Moments before, one of the Border Angel volunteers had been harassed by a man who asked her why she was “out here helping these illegal aliens.” He was very aggressive and proceeded to say Trump would win before leaving. He also asked the coordinator, “Why are you helping them – you’re White?” The volunteer was quite shaken up, and Don Sergio, who had witnessed the interaction, began to tell her that she needed to stand up for herself and not let people take advantage of her or push her around. He then went on to entertain us by giving accounts of times when contractors tried to intimidate him with insults such as, “Facken Mexican,” or “Estuped Alien” and he’d respond by saying, “No, fack you gringo, I no facken Mexican.”

He reminded me so much of my grandmother who toiled the fields along the central valley of California for over 14 years, and by the time she became elderly, had resolved to not take crap from anyone.   She never learned to speak or write in English, but learning the fundamental cuss words like “beetch, fack you, and estuped uss-ole,” gave her a great sense of empowerment and satisfaction, like it seemed to give Don Sergio as his chest and shoulders expanded and his spine erected tall.

Ninety-five percent of immigrant day laborers have reported suffering a violation. Seventy percent report their jobs to be unsafe or hazardous. They aren’t properly safety-trained, they don’t have any worker’s  compensation or even health insurance, so any accident at work will force them to run with the expenses, especially if they are undocumented, as they don’t have access to healthcare services. If thy die, there is no one to pay or to be held responsible. Day laborers and farmworkers are the folks that work under the harshest and most extreme conditions, but even then, they accept what they do in hopes of a better life.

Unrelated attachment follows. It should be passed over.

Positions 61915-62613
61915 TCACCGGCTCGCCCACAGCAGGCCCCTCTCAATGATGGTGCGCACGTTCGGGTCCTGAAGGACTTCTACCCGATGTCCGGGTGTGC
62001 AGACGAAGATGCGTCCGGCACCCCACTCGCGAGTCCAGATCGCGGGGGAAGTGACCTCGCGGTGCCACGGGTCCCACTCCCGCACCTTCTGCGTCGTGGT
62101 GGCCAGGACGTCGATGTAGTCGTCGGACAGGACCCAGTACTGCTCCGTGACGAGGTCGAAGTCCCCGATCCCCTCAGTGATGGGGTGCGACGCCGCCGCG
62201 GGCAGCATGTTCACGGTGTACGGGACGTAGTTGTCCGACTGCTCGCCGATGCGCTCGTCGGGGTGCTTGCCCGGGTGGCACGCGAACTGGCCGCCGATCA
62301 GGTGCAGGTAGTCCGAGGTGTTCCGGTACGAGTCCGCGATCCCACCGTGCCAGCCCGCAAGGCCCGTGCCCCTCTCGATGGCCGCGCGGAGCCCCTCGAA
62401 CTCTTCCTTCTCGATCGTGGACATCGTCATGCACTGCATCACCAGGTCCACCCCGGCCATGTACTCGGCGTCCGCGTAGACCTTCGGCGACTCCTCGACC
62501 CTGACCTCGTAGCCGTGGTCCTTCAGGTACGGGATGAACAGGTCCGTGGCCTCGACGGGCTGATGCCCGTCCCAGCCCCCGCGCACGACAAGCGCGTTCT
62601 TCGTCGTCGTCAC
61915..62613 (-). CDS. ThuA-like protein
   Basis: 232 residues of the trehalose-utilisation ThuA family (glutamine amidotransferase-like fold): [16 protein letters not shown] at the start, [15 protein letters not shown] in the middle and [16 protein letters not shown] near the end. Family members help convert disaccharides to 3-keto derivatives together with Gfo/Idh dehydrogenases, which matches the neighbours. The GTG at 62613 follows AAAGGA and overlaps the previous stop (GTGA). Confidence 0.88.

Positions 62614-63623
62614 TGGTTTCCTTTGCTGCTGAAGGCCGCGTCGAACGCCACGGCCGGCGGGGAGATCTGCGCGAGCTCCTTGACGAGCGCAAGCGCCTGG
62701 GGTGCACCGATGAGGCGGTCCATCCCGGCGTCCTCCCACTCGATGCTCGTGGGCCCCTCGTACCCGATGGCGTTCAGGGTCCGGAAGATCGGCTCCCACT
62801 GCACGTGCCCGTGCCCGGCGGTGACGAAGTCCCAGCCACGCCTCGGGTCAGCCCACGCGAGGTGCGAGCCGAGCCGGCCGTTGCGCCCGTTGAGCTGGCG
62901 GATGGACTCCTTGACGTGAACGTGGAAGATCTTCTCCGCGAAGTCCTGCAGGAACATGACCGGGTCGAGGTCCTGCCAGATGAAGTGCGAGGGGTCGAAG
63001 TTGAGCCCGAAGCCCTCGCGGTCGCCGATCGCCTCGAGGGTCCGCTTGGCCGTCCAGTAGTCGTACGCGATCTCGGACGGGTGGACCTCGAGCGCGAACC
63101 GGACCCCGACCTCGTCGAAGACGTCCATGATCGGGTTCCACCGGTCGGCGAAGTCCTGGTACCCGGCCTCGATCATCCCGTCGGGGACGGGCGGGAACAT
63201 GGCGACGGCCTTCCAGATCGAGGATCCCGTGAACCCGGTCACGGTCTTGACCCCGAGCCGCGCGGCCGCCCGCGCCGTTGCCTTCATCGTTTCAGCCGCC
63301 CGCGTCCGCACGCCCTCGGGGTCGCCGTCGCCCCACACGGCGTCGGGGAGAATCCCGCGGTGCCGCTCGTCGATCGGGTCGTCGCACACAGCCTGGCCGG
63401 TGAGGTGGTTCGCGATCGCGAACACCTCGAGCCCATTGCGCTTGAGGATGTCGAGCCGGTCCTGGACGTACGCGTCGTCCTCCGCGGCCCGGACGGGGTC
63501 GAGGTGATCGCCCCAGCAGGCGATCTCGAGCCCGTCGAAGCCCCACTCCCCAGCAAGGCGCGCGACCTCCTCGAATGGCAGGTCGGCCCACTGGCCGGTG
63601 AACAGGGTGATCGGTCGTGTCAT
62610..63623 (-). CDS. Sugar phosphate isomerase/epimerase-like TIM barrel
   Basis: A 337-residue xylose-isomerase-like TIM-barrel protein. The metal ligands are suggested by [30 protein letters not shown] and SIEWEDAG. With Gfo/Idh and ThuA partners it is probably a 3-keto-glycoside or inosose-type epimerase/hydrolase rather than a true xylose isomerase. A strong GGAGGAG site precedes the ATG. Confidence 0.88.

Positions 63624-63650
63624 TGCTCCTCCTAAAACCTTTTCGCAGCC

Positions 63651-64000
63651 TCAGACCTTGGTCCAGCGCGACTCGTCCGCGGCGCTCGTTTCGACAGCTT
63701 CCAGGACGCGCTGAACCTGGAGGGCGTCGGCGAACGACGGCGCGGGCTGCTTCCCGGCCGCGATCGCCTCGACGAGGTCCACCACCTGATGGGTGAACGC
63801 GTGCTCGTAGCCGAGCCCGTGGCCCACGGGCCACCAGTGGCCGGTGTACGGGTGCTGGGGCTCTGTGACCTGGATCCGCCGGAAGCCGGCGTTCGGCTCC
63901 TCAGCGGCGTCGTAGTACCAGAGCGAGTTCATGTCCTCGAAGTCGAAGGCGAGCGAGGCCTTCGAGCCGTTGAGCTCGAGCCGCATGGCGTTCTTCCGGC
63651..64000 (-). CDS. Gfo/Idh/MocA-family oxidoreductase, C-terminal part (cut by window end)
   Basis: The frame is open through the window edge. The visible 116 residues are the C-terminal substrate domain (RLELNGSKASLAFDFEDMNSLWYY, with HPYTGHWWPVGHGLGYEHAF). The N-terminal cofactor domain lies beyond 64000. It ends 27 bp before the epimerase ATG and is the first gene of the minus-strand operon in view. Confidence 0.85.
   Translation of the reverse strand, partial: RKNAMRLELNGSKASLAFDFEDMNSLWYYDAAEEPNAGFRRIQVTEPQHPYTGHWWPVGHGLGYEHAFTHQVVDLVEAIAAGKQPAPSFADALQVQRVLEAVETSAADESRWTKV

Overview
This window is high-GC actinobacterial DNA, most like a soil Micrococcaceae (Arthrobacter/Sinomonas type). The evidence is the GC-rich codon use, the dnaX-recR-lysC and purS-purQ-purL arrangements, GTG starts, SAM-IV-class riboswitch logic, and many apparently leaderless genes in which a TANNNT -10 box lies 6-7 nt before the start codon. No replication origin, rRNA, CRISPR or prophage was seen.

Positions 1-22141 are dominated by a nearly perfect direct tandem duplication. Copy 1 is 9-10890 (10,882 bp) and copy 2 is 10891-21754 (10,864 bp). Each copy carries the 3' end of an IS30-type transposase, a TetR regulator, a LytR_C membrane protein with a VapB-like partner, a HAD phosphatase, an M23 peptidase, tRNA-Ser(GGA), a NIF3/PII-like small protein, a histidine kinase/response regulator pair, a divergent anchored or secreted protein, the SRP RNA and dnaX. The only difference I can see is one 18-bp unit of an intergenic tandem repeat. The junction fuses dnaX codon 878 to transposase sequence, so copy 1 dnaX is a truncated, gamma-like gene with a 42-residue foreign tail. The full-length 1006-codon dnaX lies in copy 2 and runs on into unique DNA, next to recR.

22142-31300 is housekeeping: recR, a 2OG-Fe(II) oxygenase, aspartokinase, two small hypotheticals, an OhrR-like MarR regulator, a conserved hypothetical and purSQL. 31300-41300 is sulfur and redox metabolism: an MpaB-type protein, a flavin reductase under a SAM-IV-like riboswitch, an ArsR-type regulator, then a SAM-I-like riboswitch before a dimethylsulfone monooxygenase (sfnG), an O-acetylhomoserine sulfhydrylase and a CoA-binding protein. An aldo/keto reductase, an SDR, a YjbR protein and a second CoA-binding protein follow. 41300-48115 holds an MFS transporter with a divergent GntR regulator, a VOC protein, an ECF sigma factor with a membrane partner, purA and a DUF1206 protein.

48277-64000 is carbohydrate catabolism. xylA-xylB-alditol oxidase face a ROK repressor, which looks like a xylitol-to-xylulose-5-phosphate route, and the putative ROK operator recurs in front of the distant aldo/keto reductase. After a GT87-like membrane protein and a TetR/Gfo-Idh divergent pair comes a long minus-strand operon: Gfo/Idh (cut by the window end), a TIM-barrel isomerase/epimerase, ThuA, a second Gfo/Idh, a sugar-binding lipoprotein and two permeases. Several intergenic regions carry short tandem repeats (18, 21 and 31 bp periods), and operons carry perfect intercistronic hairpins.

Waiting_for_Work_Home_Depot6

Photo by Robin Rep

Wage abuse and theft is one of the biggest issues immigrant day laborers have to contend with. Often heard of are stories in which day laborers are not only not paid, but rather than being driven back to their pick-up location, the contractors will call ICE (Immigration and Customs Enforcement) to deport the workers.

These men are invisible and have very little to no recourse. They don’t know how to get services or who to turn to for advice and protection from predator contractors, and this is what makes this population so vulnerable. This is why the day laborer outreach work that Border Angels does is so imperative to protect the human rights of these workers.

The workers are financially insecure and because of their desperate need for money, will take almost any job at any wage. For many of them “something is better than nothing.” Workers are willing to toil doing the most undesirable jobs and rarely complain or argue, conditions under which most Americans would not work. The workers disappear at the end of the job; there is no HR hassle, no earned sick leave or vacation, no worker’s comp, no minimum wage to abide by or over-time regulations. Day laborers are easy to acquire, easy to get rid of, and easy to replace.